2011 in the Cloud: The Year of Managing Expectations

A. DeCarlo
A. DeCarlo

Summary Bullets:         

  • While most businesses are still experimenting with on-demand services, Current Analysis research shows the vast majority of those using the cloud today are happy with their experience.
  • Positive cloud experiences bode well for future growth as market acceptance of cloud services rises and solutions mature.

2011 has been a banner year for IT services.  As organizations continue to explore their alternatives to traditional outsourcing models, IT solution providers have been evolving their strategies to support the expected rise in on-demand services.   Acquisitions such as CenturyLink’s multi-billion dollar deals for Qwest and Savvis, Dimension Data’s OpSource purchase, and Verizon’s Terremark and CloudSwitch buys, among others, are changing the market landscape for cloud services.  

The net impact of the acquisitions on the on-demand market segment may not be known for some time.  There is a sense that, for all the intense interest in all things cloud, most enterprises are actually still very much in exploratory mode with respect to on-demand services.  Companies may be willing to move to Salesforce.com, or to use on-demand computing service for storage backup or test and development, but massive corporate migration to the cloud is still years away (if it ever happens).  Current Analysis’ 2011 survey of North American companies’ cloud adoption plans found that 51% of the respondents currently using cloud services rely on these services to support 10% or less of their IT needs today.

The proportion of IT needs met through the cloud will increase in the near term, with the majority of companies expecting that by 2013 they will use the cloud to support between 20% and 50% of their IT  needs.  However, the relatively slow growth in early enterprise cloud adoption has also produced backlash from doubters who suggest the model is not now, and may never be, ready for prime time.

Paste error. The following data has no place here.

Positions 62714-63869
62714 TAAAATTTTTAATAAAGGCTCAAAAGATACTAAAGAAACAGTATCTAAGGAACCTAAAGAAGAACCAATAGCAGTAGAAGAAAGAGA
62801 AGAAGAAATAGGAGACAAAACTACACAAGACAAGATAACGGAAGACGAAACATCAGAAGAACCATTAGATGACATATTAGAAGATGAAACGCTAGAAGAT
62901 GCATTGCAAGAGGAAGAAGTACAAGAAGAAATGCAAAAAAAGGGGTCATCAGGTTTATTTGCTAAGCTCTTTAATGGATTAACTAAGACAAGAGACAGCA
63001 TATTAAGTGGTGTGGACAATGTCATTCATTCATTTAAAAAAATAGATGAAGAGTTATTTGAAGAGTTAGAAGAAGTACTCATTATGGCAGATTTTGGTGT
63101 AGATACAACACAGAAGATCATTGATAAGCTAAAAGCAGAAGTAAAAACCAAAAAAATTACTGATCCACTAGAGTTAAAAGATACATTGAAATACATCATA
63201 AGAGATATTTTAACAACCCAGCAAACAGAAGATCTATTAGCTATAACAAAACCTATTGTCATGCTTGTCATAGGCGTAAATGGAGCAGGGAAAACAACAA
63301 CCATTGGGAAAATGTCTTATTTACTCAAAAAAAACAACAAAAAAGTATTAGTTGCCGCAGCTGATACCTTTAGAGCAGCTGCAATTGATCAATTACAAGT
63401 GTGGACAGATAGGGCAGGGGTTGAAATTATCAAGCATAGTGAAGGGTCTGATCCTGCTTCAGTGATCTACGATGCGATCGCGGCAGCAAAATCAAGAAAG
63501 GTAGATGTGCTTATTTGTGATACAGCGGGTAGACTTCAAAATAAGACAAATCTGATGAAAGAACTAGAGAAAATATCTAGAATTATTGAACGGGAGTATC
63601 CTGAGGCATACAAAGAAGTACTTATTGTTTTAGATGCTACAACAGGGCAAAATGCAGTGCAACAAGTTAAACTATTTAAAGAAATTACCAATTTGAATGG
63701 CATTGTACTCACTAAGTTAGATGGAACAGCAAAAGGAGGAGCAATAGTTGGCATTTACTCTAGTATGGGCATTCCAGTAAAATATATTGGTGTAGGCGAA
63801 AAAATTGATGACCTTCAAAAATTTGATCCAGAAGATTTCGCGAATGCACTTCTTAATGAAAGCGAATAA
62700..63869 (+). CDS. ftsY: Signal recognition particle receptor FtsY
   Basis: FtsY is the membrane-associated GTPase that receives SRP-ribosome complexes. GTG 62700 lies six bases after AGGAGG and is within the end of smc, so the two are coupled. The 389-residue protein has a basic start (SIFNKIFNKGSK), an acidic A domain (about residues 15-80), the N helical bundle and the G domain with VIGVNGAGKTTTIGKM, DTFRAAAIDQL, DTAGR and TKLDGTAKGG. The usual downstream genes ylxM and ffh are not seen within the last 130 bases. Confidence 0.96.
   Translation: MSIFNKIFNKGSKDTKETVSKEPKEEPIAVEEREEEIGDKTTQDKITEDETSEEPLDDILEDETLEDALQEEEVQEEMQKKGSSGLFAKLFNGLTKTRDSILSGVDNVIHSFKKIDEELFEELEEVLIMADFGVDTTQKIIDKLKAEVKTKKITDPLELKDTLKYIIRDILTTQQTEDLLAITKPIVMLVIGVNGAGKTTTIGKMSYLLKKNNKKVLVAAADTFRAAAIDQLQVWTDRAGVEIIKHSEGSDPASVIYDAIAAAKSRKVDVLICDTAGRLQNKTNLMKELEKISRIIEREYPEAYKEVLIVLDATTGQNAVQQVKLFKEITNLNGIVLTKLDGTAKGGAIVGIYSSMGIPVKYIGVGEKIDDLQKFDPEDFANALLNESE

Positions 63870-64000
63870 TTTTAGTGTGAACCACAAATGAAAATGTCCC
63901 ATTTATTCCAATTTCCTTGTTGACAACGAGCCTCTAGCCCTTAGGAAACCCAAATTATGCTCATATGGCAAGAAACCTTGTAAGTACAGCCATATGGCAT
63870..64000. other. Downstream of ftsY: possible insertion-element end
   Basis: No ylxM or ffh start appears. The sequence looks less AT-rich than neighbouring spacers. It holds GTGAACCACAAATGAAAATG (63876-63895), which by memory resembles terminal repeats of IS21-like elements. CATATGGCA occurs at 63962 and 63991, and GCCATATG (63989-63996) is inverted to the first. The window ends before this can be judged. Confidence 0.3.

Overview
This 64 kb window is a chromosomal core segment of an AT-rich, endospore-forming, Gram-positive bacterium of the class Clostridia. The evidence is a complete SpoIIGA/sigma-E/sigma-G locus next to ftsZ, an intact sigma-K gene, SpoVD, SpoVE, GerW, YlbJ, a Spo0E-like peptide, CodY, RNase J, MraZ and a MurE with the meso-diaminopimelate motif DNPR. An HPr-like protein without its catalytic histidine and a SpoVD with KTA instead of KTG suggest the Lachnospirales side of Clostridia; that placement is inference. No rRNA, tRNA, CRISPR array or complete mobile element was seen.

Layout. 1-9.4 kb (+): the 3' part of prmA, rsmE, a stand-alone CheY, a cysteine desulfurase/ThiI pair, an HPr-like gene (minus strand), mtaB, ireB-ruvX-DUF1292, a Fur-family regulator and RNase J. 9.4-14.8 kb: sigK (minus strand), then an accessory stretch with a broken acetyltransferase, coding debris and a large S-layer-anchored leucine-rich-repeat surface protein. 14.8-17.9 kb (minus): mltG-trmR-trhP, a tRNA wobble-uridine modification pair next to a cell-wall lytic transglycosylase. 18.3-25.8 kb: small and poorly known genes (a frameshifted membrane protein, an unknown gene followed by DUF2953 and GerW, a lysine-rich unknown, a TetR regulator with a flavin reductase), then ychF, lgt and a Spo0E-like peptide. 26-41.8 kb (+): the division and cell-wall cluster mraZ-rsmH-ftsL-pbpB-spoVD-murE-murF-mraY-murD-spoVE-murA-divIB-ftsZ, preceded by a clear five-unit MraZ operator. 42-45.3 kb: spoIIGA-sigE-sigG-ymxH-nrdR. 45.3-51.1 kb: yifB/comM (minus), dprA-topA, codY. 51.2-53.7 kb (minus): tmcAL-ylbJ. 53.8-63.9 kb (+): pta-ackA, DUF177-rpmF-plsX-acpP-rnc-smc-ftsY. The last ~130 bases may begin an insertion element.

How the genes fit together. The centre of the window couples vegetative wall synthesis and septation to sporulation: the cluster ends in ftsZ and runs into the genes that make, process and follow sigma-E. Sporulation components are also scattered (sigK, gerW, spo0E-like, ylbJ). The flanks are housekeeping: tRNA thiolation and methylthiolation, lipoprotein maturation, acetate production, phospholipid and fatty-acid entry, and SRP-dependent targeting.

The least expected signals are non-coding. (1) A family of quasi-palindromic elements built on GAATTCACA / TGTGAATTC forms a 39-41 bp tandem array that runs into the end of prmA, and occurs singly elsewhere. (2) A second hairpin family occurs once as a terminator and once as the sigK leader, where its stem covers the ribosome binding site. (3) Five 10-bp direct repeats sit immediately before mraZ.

While it is early days for most enterprises in the cloud and there is room for maturation of on-demand services, it is too early to dismiss the model as either overhyped or a disappointment.  In fact, indications are that activity in the cloud is poised to ramp up dramatically in the coming years.  The economic and efficiency arguments are too compelling for cloud services to fail.  In Cisco’s recently published Global Cloud Index, the vendor projects that by 2014, more than 50% of all workloads will be processed in the cloud.  While only time will tell whether reality will live up to projections, current experiences with on-demand services are going well, which bodes well for future cloud adoption.  Of the North American cloud users queried by Current Analysis, 81% described their experience as good, very good, or excellent. 

What do you think?  Is the cloud coming into its own as our research suggests, or is the relatively slow pace of implementation an indicator of future issues?

What do you think?

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